As his career took off, his agent would have done the legwork on his behalf; but, before he had a power agent, he made it happen himself. He knew that being there was half the battle.
And he was right.
Your resume – dressing for the part
Your resume is your agent – or your advertisement. The point is, its job is to be out there drawing employer attention toward your skills, qualifications, and talent. When you turn up on the day yourself, it’s because you have been invited. Interest has been created.
So how does your resume dress for the part? It is an important question.
Your career competitors are probably more concerned about dressing up their resumes for those special occasions than they are about making their resumes work for them every day.
Conduct an online search about getting help with resumes and you’ll see a plethora of websites showing huge varieties of resumes of various designs: multiple columns, highlight boxes, images, colors. One type of resume for this job, one type of resume for that job.
They look great – even if the words are generally conjuring nonsense.
People like things that look great and pander to their vanity, so they use them. Just like a shopper wandering through a store looking at designer clothes, they search around for the perfect killer outfit to dress up their expertise.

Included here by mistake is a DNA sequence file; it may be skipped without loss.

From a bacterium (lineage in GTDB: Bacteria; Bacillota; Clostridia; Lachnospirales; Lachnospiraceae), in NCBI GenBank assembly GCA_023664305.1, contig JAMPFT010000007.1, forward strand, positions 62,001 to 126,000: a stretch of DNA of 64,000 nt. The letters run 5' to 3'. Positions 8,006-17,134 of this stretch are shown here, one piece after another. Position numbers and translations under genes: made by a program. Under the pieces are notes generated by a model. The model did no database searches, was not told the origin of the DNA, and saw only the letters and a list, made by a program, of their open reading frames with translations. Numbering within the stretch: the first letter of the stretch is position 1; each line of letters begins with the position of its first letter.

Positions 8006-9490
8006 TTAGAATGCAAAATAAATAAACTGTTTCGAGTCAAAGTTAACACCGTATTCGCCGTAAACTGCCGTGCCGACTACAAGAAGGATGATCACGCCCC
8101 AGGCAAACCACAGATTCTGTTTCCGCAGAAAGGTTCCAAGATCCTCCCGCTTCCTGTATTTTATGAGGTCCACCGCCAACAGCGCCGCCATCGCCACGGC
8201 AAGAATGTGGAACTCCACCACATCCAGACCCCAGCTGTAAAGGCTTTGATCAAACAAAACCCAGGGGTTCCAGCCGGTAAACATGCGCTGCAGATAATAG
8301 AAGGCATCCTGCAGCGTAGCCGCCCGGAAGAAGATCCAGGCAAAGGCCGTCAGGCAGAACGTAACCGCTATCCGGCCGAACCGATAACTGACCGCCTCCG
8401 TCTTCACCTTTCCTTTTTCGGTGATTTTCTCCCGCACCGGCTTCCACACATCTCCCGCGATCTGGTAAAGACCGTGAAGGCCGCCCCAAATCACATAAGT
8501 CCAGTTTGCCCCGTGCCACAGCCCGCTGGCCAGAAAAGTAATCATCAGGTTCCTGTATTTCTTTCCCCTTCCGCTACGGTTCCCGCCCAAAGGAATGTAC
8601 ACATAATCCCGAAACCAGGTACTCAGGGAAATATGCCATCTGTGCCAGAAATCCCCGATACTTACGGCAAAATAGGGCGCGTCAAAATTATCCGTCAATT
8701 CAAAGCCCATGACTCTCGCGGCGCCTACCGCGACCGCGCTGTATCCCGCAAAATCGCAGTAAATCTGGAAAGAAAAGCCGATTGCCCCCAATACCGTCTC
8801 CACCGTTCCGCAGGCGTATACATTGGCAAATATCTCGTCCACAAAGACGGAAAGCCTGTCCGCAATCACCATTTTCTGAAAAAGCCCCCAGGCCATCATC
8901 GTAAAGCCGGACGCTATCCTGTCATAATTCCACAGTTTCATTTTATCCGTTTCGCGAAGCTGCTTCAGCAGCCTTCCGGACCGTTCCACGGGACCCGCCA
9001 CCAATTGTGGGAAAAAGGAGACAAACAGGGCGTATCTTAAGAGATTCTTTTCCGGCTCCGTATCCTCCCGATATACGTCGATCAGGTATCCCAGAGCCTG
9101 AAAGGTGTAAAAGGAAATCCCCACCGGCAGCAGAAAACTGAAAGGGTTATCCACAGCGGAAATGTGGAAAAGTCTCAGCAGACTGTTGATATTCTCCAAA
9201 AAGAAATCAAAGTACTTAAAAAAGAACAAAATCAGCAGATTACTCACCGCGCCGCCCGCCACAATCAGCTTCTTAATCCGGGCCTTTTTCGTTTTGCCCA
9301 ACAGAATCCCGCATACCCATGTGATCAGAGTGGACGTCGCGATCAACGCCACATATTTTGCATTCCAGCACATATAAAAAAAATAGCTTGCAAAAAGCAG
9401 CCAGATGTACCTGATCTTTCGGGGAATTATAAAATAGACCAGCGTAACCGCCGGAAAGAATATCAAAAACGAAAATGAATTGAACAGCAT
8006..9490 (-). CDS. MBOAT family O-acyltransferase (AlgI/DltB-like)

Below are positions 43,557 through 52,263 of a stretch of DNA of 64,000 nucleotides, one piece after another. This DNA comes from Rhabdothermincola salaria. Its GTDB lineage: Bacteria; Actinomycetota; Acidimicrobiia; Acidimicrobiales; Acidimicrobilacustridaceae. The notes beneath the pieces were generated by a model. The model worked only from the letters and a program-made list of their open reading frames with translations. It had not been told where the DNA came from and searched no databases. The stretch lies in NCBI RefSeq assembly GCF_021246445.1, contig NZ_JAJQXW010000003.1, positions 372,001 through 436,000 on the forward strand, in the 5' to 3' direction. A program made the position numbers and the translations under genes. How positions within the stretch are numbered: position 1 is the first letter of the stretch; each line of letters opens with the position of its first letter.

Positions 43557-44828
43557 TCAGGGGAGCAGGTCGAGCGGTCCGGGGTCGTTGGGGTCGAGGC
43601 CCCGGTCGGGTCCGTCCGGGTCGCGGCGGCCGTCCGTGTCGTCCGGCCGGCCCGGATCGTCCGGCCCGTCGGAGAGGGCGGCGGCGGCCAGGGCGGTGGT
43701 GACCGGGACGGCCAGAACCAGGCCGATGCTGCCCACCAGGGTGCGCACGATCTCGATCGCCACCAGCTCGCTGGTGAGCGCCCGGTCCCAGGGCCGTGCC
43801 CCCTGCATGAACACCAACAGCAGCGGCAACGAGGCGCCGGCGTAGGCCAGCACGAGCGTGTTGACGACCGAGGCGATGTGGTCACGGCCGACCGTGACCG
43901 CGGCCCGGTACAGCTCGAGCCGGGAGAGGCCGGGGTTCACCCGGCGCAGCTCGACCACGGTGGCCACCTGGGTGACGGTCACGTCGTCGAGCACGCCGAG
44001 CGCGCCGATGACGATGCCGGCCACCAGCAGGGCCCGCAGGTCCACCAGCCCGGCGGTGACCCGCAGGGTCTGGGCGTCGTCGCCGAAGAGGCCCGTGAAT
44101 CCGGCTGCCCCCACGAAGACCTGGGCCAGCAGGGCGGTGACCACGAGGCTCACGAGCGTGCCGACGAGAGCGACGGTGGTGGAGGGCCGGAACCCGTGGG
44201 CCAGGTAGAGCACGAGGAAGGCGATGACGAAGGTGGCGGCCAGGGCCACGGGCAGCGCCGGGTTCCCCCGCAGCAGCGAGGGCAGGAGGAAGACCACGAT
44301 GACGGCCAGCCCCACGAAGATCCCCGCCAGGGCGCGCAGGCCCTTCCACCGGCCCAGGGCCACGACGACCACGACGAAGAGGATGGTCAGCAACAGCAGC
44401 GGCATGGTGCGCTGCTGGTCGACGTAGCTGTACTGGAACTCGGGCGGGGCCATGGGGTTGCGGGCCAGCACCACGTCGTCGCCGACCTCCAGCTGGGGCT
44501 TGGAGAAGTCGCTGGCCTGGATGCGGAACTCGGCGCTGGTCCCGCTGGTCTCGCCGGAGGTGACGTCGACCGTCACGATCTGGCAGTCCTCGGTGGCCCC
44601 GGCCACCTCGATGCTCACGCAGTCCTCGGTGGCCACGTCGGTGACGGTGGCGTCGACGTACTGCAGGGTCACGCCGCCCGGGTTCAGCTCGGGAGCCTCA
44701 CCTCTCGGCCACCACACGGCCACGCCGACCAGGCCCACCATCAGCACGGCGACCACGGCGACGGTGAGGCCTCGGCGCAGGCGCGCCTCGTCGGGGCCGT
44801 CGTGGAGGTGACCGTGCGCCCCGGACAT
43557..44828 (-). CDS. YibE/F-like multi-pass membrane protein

Google also likes these sites. All that content serves the customer well, it thinks. Tons of colorful designs, explanatory text, links and downloads. Wonderful! So the sites go up the rankings and even more people are drawn in. Soon half the world is in agreement on the issue.
Apart from hiring managers and recruiters.
And ATS (applicant tracking system) machines.
The ATS machines get to chew up those colorful, multi-format resumes like so much candy; but hiring managers and recruiters still have to trawl through the hundreds that make it through.
Relevant information is all over the place; no two look the same. And after a lot of scanning, they are inevitably left with the usual dull descriptions of duties, rather than short, easy-to-scan accounts of successes.
So recruiters tinker with the ATSs.
Which means awkwardly adding lots of criteria to the ATS, in an attempt to find only “perfect fit” candidates. According to a Harvard Business School report, this is contributing to a “broken” hiring system in which millions of viable job candidates are automatically dismissed.
These qualified experts are known as “hidden workers.”
The best way to ensure that you aren’t – and don’t become – a hidden worker, is to dress your resume correctly and make sure it turns up on the day, every day.
Here’s how that’s achieved.
- Upload your resume to Ladders free and join our talent pool.
- See how your resume looks when processed by an ATS, free.
- Download a free editable resume template that’s ATS and recruiter-friendly.
- Have your resume rewritten free by experts at Leet Resumes.
Remember – uploading your resume means taking an action (however simple); and taking action is the only thing that earns results.
Sir Roger Moore became a legend because he understood that.